Keep MarketingProfs Today coming! To make sure you continue to receive our newsletter, please add to your address book or approved sender list.

Vol. 4 , No. 16     April 19, 2005


In this Newsletter:

  1. Attention Basics: How to Get Your Messages to Stand Out (Part 1 of 2)
  2. Whose Blog Is It Anyway?
  3. Keyword Advertising Breadth: Are You Missing Opportunities?
  4. Tale of the Lowly Pressroom: The Transformation of Communications
  5. Death by Corporate Overview
  6. Limited Web Site Budget? Focus on Content
  7. SWOT Team: Webinar Pros and Woes


Oracle Business Integration

Oracle Business Integration fuses your existing systems to deliver accurate, complete customer information.
Click here for an Oracle white paper:
Customer Data Hub: 4 Steps to Customer Insight.

Get our MarketingProfs RSS Feed here

Send our newsletter to a friend or colleague.

Premium Content

Debbie MacInnis
Attention Basics: How to Get Your Messages to Stand Out (Part 1 of 2)

People won't develop an image of your brand or company—never mind consider buying your product or service (even once)—unless you can first attract their attention.

Consumers are exposed to several thousand ads and many Web sites each day. But with this increasing exposure comes greater likelihood that they won't pay much attention to any of them.

Consider a recent statistic that says that only 1% of people can recall 12 ads associated with a company. That abysmal statistic is particularly shocking in light of the billions of dollars spent each year on advertising.

So what can you do about it?

Get the full story.

Please note: This article is available only to paid subscribers. Get more information or sign up here.


June 26-30, 2005 Harvard Business School Executive Education, Boston, MA U.S.
Executives go beyond conventional marketing approaches to figure out innovative ways to overcome all the noise, garner attention, and attract buyers. Learn what it takes to design, position, and deliver consumer offerings that are fresher, more exciting, more creative, and more value-laden than those of the competition.
Please visit here for more information.

Susan Solomon
Whose Blog Is It Anyway?

There are many approaches a company can take to blogging, each of which has its strengths and weaknesses.

A blog written by top management, for example, has the potential of providing news straight from the decision makers. But the downside is that CEOs and senior executives are also wary of stockholders' perceptions and don't provide the bare honesty expected of a decent blog.

A blog written by those at the lower rungs of the organization also has its strengths and perils.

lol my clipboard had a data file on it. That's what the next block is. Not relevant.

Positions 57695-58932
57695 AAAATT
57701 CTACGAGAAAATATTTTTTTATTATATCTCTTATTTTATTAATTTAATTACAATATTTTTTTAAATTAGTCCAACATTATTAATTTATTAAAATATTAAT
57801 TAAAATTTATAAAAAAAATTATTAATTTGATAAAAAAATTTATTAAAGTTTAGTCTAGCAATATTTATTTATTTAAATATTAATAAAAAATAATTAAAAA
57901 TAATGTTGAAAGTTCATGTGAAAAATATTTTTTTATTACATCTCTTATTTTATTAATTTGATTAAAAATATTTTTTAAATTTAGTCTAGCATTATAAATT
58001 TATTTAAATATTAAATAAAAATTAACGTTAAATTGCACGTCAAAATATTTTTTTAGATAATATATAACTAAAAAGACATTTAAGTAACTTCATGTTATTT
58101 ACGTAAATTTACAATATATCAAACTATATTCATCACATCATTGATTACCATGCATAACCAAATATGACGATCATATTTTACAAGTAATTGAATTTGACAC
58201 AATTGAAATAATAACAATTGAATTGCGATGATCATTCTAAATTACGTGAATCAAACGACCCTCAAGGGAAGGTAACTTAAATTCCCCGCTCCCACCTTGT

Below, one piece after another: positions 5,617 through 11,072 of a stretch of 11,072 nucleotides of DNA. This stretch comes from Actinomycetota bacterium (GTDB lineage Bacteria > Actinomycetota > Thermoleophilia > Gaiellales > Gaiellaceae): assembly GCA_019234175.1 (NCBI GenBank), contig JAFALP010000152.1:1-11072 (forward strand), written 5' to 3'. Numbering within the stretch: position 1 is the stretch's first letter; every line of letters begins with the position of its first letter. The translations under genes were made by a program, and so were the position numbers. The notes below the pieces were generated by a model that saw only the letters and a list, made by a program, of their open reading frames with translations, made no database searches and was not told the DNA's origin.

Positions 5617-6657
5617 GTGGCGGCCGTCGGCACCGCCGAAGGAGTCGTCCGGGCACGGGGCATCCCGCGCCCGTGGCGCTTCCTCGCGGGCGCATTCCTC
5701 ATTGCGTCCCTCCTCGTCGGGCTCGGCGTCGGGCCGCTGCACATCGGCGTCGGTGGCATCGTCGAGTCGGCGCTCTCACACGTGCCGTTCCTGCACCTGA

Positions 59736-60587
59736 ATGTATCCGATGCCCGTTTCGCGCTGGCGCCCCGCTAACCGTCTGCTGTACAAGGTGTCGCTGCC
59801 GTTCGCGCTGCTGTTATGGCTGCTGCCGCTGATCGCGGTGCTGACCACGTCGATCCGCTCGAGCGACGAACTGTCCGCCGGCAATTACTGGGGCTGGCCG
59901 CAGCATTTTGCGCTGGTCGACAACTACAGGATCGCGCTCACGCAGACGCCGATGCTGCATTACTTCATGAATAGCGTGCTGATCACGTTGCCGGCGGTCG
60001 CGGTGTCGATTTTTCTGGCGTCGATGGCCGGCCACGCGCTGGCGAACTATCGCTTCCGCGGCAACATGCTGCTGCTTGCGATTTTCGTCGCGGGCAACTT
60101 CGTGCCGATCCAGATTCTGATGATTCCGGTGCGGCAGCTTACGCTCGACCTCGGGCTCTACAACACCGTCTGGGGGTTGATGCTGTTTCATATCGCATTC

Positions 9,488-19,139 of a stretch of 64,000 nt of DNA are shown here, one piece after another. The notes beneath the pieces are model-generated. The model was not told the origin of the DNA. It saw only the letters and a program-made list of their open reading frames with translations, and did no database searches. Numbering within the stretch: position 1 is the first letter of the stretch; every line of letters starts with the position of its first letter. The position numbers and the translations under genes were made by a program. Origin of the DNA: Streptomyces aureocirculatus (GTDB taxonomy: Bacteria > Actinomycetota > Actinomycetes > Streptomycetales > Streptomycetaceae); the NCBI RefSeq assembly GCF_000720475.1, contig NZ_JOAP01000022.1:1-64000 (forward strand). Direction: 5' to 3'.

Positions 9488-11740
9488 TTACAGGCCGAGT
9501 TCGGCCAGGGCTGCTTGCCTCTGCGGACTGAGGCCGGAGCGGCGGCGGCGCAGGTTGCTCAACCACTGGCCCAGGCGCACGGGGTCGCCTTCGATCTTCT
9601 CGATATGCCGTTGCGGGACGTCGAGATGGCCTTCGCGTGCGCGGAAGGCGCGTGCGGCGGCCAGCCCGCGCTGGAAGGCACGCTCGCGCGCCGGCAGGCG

Here are blogging tips for bloggers at every level within a company, from the top down.

Get the full story.

Tom Kuegler
Keyword Advertising Breadth: Are You Missing Opportunities?

Recently, search engine revenues have rocketed, with pay-per-click advertising providing much of the fuel for growth. The other side of the coin: advertisers have been using PPC keyword advertising to meet their marketing objectives.

But even with such heightened competition, there may be untapped, hidden opportunities for online marketers interested in participating in keyword advertising. One of the greatest opportunities may be in the area of something known as keyword breadth.

Get the full story.


A Note to Readers

Summit to Think About

Greetings, discerning readers.

Yesterday, I participated in the third MarketingProfs Thought Leaders Summit, and... well, WOW.

My role in the summit was limited—in fact, I was there only to introduce moderator Stephan Spencer. But I found myself hanging around to listen to the discussion, completely awed by the panelists' level of knowledge.

The concept behind our Thought Leaders Summit is this: several such leaders (in this case, seven of them) gather virtually to discuss an issue in roundtable format. Yesterday, leaders from organizations like Forrester and DoubleClick, along with those with names familiar to the MarketingProfs audience (Jim Sterne, Rok Hrastnik and Neil Squillante) debated the current and future state of email marketing.

Over the course of 100 minutes, the panelists gave their thoughtful responses to questions like these: Is email marketing as we know it doomed? What are email marketing's biggest obstacles? How do legitimate marketers get past spam filters? And will RSS replace email as a marketing channel?

I had no idea what to expect from the Thought Leaders Summit. But these panelists knew their stuff, and their discussion was rich. The interesting, informative and lively roundtable was made even more so by the varying backgrounds and locales of the panelists, ranging from throughout the US to Slovenia and New Zealand.